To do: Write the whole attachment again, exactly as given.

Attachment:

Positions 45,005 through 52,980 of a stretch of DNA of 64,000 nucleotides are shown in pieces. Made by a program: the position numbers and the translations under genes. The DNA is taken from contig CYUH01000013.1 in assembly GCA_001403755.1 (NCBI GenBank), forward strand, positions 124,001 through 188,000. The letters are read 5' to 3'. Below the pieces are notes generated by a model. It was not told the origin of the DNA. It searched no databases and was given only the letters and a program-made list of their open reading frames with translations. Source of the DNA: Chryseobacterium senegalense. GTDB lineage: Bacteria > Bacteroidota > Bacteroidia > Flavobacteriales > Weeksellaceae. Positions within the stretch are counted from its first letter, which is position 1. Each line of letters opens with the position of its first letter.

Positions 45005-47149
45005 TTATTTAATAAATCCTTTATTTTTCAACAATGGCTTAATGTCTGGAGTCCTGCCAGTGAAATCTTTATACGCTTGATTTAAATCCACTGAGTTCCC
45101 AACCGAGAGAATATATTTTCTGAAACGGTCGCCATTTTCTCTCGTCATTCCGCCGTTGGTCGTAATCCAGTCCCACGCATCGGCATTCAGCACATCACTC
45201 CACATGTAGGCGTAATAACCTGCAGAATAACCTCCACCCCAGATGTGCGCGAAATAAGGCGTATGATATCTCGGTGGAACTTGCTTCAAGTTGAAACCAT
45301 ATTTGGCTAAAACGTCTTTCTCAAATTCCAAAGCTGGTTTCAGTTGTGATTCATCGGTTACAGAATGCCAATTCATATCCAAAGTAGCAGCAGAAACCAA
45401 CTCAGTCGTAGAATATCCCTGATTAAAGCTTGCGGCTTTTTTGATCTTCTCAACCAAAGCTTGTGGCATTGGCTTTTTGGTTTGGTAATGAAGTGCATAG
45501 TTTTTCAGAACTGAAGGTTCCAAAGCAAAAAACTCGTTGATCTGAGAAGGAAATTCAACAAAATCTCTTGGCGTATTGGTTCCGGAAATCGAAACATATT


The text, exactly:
Positions 45,005 through 52,980 of a stretch of DNA of 64,000 nucleotides are shown in pieces. Made by a program: the position numbers and the translations under genes. The DNA is taken from contig CYUH01000013.1 in assembly GCA_001403755.1 (NCBI GenBank), forward strand, positions 124,001 through 188,000. The letters are read 5' to 3'. Below the pieces are notes generated by a model. It was not told the origin of the DNA. It searched no databases and was given only the letters and a program-made list of their open reading frames with translations. Source of the DNA: Chryseobacterium senegalense. GTDB lineage: Bacteria > Bacteroidota > Bacteroidia > Flavobacteriales > Weeksellaceae. Positions within the stretch are counted from its first letter, which is position 1. Each line of letters opens with the position of its first letter.

Positions 45005-47149
45005 TTATTTAATAAATCCTTTATTTTTCAACAATGGCTTAATGTCTGGAGTCCTGCCAGTGAAATCTTTATACGCTTGATTTAAATCCACTGAGTTCCC
45101 AACCGAGAGAATATATTTTCTGAAACGGTCGCCATTTTCTCTCGTCATTCCGCCGTTGGTCGTAATCCAGTCCCACGCATCGGCATTCAGCACATCACTC
45201 CACATGTAGGCGTAATAACCTGCAGAATAACCTCCACCCCAGATGTGCGCGAAATAAGGCGTATGATATCTCGGTGGAACTTGCTTCAAGTTGAAACCAT
45301 ATTTGGCTAAAACGTCTTTCTCAAATTCCAAAGCTGGTTTCAGTTGTGATTCATCGGTTACAGAATGCCAATTCATATCCAAAGTAGCAGCAGAAACCAA
45401 CTCAGTCGTAGAATATCCCTGATTAAAGCTTGCGGCTTTTTTGATCTTCTCAACCAAAGCTTGTGGCATTGGCTTTTTGGTTTGGTAATGAAGTGCATAG
45501 TTTTTCAGAACTGAAGGTTCCAAAGCAAAAAACTCGTTGATCTGAGAAGGAAATTCAACAAAATCTCTTGGCGTATTGGTTCCGGAAATCGAAACATATT